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September 27. 2014 8:51PM

Missing moose, ancient glaciers and firewood


Back in the day, during the first several years of the new century, I could promise any guests at the South Hill Hilton (my house) that if they drove along Pittsburg's Moose Alley they were guaranteed seeing a moose, or as the kids would say, mooses galore.

But as so many people who live in, work in or roam far and wide in the woods have been insisting for the past five or six years now, moose have been in a steady decline, and in many areas where moose were all around, now there are next to none.

Profusions of ticks - enabled to survive by warmer winters - have been blamed for this demise, but wildlife biologists now believe that something else might be at play. So far I've not seen, heard or read what that might be.

Three times in the past two months I've taken the beautiful drive from Pittsburg to the Canadian border and back in the hours toward dusk, and have seen nary a moose. And ditto for two trips to Auburn and back to visit relatives, a trip that usually offered moose galore.

On Friday mornings at 8:10 or so, I do a regular radio gabfest with Jack Heath (WGIR 610 AM and 96.7 FM Seacoast), and this past Friday he asked if I buy my firewood. Yes, I said, because the last glacier had not been nice to me, and had scraped all the hardwood-friendly soil onto neighboring lands owned by good neighbors and Junior Lambert and Danny Beloin. My woodlands are a mix of spruce, fir, cedar and the occasional scraggly white birch, pretty to look at but not very efficient to burn.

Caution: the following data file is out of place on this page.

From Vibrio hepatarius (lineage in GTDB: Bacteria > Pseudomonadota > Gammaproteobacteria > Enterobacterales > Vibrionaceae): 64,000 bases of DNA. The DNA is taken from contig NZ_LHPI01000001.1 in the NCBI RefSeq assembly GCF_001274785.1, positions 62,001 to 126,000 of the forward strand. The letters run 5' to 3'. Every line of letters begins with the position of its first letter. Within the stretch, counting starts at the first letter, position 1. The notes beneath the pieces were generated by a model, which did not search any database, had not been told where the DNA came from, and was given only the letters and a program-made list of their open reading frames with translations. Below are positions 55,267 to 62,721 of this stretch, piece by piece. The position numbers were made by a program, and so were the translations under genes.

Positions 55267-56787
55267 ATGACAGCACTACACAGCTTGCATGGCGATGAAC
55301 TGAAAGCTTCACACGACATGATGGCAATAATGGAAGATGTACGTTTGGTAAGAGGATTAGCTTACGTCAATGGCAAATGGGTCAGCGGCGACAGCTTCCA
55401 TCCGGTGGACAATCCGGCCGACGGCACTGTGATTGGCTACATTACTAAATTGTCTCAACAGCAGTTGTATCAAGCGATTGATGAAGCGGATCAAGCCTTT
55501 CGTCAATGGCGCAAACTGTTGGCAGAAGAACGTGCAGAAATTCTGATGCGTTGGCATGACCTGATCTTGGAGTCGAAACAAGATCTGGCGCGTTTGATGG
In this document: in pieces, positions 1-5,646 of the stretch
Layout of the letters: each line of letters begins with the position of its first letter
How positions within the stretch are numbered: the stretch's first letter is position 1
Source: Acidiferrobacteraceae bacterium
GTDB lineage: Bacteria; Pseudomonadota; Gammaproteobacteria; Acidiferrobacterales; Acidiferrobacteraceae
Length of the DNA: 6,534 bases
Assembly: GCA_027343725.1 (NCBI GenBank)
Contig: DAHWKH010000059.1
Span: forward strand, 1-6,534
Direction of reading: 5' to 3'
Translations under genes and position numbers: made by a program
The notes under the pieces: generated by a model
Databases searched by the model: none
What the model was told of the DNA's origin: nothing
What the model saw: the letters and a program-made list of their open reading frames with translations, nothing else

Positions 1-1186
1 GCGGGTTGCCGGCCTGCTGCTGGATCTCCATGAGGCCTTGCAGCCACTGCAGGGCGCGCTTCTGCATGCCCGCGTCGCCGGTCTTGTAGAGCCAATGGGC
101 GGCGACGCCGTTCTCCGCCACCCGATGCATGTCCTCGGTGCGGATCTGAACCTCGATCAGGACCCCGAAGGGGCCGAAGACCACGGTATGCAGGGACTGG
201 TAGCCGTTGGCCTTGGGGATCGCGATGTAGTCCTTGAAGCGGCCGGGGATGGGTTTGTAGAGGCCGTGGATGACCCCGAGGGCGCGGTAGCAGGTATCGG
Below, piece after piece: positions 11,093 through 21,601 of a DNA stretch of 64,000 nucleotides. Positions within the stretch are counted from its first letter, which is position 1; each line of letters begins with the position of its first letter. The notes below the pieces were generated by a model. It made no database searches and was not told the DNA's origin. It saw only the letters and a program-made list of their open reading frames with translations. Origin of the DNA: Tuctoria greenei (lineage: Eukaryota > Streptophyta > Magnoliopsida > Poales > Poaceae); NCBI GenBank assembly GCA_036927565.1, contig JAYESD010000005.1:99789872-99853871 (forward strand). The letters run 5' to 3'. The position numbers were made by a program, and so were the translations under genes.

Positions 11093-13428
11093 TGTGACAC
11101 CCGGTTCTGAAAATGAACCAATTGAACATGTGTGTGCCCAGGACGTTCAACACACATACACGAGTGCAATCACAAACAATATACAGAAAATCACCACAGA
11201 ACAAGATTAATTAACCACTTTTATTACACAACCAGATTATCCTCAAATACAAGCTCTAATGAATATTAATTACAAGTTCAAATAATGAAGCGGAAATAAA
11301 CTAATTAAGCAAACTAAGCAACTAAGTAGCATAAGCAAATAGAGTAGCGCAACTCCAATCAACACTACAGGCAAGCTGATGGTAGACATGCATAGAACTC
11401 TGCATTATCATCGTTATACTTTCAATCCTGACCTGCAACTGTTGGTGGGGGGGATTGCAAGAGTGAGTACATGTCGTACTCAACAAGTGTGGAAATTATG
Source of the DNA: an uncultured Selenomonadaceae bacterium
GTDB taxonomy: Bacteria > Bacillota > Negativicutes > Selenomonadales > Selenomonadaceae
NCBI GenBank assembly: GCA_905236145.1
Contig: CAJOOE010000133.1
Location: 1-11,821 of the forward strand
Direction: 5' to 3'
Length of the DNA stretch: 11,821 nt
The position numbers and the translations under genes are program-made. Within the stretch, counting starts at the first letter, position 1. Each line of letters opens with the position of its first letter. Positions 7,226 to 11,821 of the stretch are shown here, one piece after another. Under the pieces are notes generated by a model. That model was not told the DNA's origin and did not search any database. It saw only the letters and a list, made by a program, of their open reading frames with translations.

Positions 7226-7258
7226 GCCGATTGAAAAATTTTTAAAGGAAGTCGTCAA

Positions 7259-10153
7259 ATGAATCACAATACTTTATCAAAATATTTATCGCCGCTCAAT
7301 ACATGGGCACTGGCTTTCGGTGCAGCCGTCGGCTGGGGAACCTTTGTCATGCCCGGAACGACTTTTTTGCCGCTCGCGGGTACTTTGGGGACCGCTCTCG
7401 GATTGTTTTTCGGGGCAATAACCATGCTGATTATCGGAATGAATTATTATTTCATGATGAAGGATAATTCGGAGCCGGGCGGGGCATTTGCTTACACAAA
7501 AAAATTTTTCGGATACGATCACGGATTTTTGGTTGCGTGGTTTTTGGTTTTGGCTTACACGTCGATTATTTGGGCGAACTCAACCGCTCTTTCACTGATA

So, like the speculators in tramp-tanker oil, I'm in the spot-market game for loads of tree-length hardwood (birch, beech, maple and ash), and wait until I hear about a load of the right-size trees (nothing over a foot on the butt) at the right price (around $100 a cord, bearing in mind that estimating cordage when you're talking about tree-length loads is a tricky business).

Jack guessed that it takes nine to 10 cords to heat my large, sprawling house and provide domestic hot water in the bargain, and he's right. But this estimate takes in all the junk wood I pick up each spring (and after storms) along woods roads and fencelines, to be heaved in (thanks to a huge door on the outdoor furnace) right along with the cordwood.

Meghan Pierce did a nice job on a story in the Sept. 25 New Hampshire Union Leader on a lanner falcon about to get eye surgery. Bill and Nancy Cowan of the N.H. School of Falconry, in Deering, own the falcon, whose African origins lend it a tendency to fly low to the ground and stay close to its handlers.

New Hampshire's Peregrine falcons, brought back from the edge of extirpation, don't fit in with falconry because they have a far different hunting ancestry and, according to the story, "fly far and wide."

Write to John Harrigan at or at Box 39, Colebrook 03576.

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